Last week the Prime Minister of Macedonia, Zoran Zaev said Brexit made space for Macedonia in the EU. There’s been a week-long debate as to whether he was joking, but for a man not much known for his acerbic wit, it seemed oddly sincere, writes Alastair Stewart.
And why not? Zaev has been positively obsessive in his effort to secure Macedonia’s entry into Nato and the EU.
The Prespa Agreement with Greece – designed to end the long-running row over the name ‘Macedonia’ by using ‘North Macedonia’ instead – was signed last year in June and then bulldozed through both nations’ parliaments.
In Macedonia, 91 per cent of voters supported the deal in a referendum, but with only a 37 per cent turnout (the constitutional requirement of 50 per cent was ignored, and it passed 80 votes to 39 in parliament).
Greece’s Prime Minister Alexis Tsipras barely survived a no-confidence vote on the agreement, and the deal scraped through by 153 to 146 in its parliament.
Today Nato states have signed an agreement with Skopje which clears the way for the Republic of North Macedonia to become the military alliance’s 30th member.
If the addition of ‘North’ was all that was required to assuage Greek objections to Macedonia joining Nato (it was previously blocked by Greece a decade ago), many might consider it a price worth paying.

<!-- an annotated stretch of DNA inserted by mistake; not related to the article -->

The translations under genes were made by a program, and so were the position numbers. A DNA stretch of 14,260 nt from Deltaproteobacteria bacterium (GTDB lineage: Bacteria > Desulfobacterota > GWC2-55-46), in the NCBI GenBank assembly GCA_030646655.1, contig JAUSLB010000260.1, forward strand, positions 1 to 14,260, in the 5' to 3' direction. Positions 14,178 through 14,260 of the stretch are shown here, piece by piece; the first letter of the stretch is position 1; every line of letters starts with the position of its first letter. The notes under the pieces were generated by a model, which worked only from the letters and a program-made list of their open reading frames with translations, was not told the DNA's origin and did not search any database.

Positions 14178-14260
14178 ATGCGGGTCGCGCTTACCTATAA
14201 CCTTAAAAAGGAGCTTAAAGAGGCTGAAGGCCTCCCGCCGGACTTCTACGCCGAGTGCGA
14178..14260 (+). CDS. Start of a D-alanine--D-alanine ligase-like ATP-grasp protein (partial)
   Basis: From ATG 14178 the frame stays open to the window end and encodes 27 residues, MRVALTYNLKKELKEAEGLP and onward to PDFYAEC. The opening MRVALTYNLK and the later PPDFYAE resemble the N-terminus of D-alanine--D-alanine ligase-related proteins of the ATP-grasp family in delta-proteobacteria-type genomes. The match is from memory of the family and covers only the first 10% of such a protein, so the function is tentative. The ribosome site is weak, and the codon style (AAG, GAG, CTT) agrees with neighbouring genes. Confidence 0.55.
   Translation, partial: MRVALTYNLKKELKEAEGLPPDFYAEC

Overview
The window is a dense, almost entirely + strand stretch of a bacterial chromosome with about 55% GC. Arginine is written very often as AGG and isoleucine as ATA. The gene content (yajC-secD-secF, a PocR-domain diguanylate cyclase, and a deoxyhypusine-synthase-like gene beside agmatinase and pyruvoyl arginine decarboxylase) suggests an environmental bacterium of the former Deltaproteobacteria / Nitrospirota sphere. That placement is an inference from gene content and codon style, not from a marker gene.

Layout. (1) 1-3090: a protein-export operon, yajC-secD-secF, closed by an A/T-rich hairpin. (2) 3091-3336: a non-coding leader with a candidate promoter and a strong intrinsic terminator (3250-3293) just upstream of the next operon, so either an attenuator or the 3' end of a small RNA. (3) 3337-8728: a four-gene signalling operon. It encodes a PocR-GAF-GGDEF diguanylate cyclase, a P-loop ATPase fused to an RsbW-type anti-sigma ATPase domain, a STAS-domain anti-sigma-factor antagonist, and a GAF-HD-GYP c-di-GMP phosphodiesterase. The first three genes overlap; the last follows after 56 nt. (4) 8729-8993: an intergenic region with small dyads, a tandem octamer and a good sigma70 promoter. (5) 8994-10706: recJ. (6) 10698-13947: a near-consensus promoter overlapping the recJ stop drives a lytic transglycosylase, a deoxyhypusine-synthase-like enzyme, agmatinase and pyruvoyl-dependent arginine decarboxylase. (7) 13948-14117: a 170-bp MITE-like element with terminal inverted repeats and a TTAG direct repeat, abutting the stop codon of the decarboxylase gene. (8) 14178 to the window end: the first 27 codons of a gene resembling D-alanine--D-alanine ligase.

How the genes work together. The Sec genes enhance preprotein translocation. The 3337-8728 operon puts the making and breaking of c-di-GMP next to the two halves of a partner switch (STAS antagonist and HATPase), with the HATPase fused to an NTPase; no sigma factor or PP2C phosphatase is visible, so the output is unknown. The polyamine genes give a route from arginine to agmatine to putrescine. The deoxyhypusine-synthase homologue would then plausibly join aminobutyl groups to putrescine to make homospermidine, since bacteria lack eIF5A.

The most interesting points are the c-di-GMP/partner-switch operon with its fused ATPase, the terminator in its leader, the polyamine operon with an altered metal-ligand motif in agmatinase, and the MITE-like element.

But the smaller print on Prespa, likely to be lost to the bigger headlines of Nato membership, mandates the revision of school textbooks, includes a dubious provision not to incite any contentious history and forfeits the rights of ethnic Macedonians in Greece to promote their own cultural identity.
Within a month, a joint commission will be established to examine the two countries’ history texts to ensure there is an objective interpretation of the past.
To the best knowledge of this author, there has never been an objective interpretation of any historical event, and the descent into mindless politicking is dangerously likely in a region defined by its historical animosities.
Tens of thousands of ethnic Macedonians in Greece are in grave jeopardy of losing their freedom to self-expression because it contravenes the agreement, to say nothing of the casual introduction of censorship in Macedonia itself.
Access to Nato and EU membership, free of Greek objection, has come with a higher price tag than many are willing to acknowledge.
Nato Secretary General Jens Stoltenberg said the signing was “a historic day” and Macedonia’s Foreign Minister Nikola Dimitrov added that the country would change its name to the Republic of North Macedonia “in a matter of days”.
Each Nato member still needs to ratify the accession protocol, now free of Greek obfuscation.
The name-change row has run deep in both countries since Macedonia became a new country after the collapse of Yugoslavia in 1991.
Protests in Greece and Macedonia have ably demonstrated that Prespa satisfies no one. More than that, it’s a worrying trend to indulge in cultural capitulations in favour of institutional access. God is in the detail, and Prespa is full of it.
Alastair Stewart is a freelance writer and journalist. He writes regular features on politics and history with a particular interest in nationalism and the life of Sir Winston Churchill. Read more from Alastair at www.agjstewart.com and follow him on Twitter @agjstewart.